Of all the projects we’ve undertaken thus far, I think lobstering is the hardest. Not only does it require a lot of hard, cold, dangerous work, it involves the acquisition of expertise – what kind of traps, where to put them, how to bait them, when to check them. Lobsters are enigmatic and lobstermen are tight-lipped, so acquiring this expertise isn’t nearly as straightforward as learning about, say, gardening. Gardeners will tell you anything.
At the opposite end of the difficulty spectrum is sea salt production. It requires very little work and absolutely no expertise. All we have to do is get some sea water and put it in a pan on top of our wood stove, so it’s hard for me to explain our fascination with the process. The first time we did it, in the dead of last winter, Kevin and I stood in front of the wood stove for minutes at a time, staring at a pan of evaporating water.
We’ve just started our second year of production, and we’re still fascinated. And it’s not just us. People who know us and follow what we’re doing seem to think that our sea salt manufacturing is our most interesting undertaking. Mushroom foraging raises a few eyebrows, but that’s mostly because people think eating wild mushrooms is a benign form of lunacy. Lobstering is old hat to Cape Codders, and chickens only get us a polite smile. But sea salt!
It caught the fancy of my friend Elspeth, who writes Diary of Locavore and does the Local Food Report for our Cape NPR station, WCAI. Not only did she do a radio spot on it (and me, for which I thank her), she tried it at home. Her husband, Alex, is a serious food guy (if you’re ever in Wellfleet, visit Mac’s Seafood), and he reportedly caught the sea salt bug. “He’s been keeping the house at 110 degrees so he can make more of it,” Elspeth said.
I was also recently invited to speak at a gardening forum at Cape Cod Community College, and the organizer emphasized the sea salt portion of the program. “I know you do a lot of things,” Aimee said, “but make sure you talk about the salt.”
In a way, I find this very gratifying. In another way, not so much. “Hey!” I want to say. “I go out on a small boat in lousy weather to haul 50-pound lobster traps up from the bottom of the bay. Don’t you want to hear about that?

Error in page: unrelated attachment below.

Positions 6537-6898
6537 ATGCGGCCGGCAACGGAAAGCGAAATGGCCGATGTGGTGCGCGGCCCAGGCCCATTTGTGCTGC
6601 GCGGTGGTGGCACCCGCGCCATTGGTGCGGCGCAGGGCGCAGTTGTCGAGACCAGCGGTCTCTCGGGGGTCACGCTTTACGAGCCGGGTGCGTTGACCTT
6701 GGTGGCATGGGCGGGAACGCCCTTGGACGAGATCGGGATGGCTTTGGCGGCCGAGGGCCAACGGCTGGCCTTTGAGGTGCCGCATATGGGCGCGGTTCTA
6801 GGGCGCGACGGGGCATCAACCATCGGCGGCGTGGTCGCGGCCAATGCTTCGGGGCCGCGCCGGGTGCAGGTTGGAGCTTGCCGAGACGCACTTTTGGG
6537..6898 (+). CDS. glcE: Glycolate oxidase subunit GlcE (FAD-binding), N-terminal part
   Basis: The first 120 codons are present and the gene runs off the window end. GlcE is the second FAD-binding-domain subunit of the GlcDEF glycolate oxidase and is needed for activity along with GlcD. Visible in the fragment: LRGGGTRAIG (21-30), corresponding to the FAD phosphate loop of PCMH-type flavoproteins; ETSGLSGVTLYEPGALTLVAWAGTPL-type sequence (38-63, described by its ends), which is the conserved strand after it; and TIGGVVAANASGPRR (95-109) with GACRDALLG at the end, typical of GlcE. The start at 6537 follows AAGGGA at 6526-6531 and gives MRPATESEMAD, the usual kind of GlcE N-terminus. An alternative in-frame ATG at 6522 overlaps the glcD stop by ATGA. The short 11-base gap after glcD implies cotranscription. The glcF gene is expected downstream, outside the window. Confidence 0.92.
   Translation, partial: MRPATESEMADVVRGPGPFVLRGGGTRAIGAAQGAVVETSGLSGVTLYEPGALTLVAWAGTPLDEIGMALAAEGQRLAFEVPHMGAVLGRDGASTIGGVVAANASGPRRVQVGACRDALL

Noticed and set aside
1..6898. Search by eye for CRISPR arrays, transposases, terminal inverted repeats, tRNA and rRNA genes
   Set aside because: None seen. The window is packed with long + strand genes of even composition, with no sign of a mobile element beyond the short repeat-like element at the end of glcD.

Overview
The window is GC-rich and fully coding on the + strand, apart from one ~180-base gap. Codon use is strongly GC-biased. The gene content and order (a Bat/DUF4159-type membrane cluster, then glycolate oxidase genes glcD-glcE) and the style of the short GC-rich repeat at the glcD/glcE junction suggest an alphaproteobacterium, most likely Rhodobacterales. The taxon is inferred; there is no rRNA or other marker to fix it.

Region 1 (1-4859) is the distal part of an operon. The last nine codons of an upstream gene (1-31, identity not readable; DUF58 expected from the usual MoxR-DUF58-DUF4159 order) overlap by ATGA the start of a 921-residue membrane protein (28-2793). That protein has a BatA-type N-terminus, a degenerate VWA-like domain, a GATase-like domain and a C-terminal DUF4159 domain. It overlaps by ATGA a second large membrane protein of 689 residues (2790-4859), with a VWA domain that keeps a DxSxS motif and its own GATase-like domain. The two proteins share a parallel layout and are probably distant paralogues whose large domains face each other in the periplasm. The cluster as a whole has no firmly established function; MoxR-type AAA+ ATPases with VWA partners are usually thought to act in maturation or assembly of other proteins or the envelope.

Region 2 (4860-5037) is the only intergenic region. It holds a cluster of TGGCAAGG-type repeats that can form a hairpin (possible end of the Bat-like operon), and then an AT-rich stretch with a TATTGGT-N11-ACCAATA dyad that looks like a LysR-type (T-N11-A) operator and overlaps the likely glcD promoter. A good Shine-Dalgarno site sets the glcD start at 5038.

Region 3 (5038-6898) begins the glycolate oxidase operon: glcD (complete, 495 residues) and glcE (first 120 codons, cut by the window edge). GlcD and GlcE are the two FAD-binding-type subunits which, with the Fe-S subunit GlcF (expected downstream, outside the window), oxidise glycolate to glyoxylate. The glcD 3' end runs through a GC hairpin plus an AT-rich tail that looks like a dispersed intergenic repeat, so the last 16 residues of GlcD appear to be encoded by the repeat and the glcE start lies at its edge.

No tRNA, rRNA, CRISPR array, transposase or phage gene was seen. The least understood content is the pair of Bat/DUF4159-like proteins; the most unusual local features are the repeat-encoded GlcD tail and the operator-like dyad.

In a word, no. It’s all about the salt.
“Does it come out gray?” I’ve been asked, many times. The first time I did it, I thought it would, and was very surprised when it dried to a pure snowy white.
“Is it safe to eat?” is generally the next question. I suspect, in the history of the world, nobody’s ever gotten sick from salt for the simple reason that it can’t support life. There are all kinds of microorganisms in the water, but they die as it evaporates. There are other things dissolved in the water – minerals and inorganic compounds – and they don’t go away. If I re-dissolve my salt in water, there is a little residue (mostly calcium carbonate, I suspect), but it’s hard to come up with a scenario in which it’s going to do me harm.
“Can I just boil the water to get the salt?” ask people who don’t have wood stoves. Of course you can, but it doesn’t make sense. Energy is expensive and salt is cheap. This is only worth doing if the energy involved is going begging. If we got more sun, I’d try a solar version in the summer.
It’s reassuring to me that we’re not the only ones who find this interesting, but I still can’t put my finger on exactly what it is that holds our attention. It may be that, even though we’ve all known since elementary school that salt dissolves in water, the miracle of something useful materializing out of bucket of water still captivates us.